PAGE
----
chidder (chidder) wrote in 70snycscene,
chidder
chidder
70snycscene

Tom Verlaine

Patti Smith described the man's sound as "like a thousand bluebirds screaming" and claimed the man himself "has the most beautiful neck in rock and roll. Real swan-like -- fragile yet strong. He's a creature of opposites. The way he comes on like a dirt farmer and a prince.’’

Dave Marsh wrote that the man was "an interesting Jerry Garcia influenced guitarist who lacked melodic ideas or any emotional sensibility."

Robert Christgau called the man's work "Supremely self-conscious, utterly unschooled," but said he "writes like nobody else, sings like nobody else, plays like nobody else. His lyrics sound like his voice sounds like his guitar, laconic and extravagant at the same time."

Tony Parsons and Julie Burchill (whom Pete Townshend took to task in "Jools and Jim") dismissed him as a "fish-fingered axe-hero."

U2's the Edge cited him as "the only guitarist I heard who was saying something musically" and as a major influence -- "not stylistically, but in terms of approach and tearing up the rule-book."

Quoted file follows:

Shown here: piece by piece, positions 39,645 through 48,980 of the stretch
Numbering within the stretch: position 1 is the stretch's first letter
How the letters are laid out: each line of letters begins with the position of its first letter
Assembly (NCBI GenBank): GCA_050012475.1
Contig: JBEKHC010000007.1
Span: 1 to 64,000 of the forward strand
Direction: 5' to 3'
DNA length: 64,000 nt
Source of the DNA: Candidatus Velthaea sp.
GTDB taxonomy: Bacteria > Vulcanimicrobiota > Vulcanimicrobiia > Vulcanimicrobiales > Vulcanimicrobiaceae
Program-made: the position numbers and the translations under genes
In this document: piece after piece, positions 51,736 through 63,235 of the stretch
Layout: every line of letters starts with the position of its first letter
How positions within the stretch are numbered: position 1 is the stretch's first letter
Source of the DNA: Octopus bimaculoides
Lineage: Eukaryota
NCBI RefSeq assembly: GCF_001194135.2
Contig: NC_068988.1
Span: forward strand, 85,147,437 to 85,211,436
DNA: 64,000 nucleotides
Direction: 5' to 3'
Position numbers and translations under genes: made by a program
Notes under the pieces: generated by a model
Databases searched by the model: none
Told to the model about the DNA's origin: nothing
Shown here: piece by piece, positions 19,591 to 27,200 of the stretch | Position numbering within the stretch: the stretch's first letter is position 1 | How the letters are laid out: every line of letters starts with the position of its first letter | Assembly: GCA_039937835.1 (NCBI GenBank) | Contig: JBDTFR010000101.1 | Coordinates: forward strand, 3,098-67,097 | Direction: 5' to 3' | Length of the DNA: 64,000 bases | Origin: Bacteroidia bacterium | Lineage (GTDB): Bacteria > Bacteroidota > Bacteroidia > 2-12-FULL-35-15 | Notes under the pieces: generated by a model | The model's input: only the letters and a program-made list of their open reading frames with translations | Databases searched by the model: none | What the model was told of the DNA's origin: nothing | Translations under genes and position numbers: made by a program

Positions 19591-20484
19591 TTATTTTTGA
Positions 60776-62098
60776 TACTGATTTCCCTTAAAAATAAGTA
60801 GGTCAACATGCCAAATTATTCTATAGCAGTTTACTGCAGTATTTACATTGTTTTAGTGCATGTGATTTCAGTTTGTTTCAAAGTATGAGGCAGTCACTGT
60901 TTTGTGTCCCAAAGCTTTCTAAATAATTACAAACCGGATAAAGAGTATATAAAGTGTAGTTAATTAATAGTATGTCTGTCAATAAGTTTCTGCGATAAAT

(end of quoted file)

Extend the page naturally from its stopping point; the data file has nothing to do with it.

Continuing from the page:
Of course, they're all talking about Tom Verlaine, frontman for the classic punk band Television and ongoing solo artist in his own right. Today in The New York Times, journalist Ben Sisario provides a nifty profile of what the 56-year-old singer-songwriter has been up to lately. In "The Return of Tom Verlaine: A Reluctant Guitar God Makes Up for Lost Time," the man who wrote "I fell right into the arms of Venus de Milo" is quoted as saying, "It's nice when people say nice things about you," he said, "but I don't always know what they're talking about."
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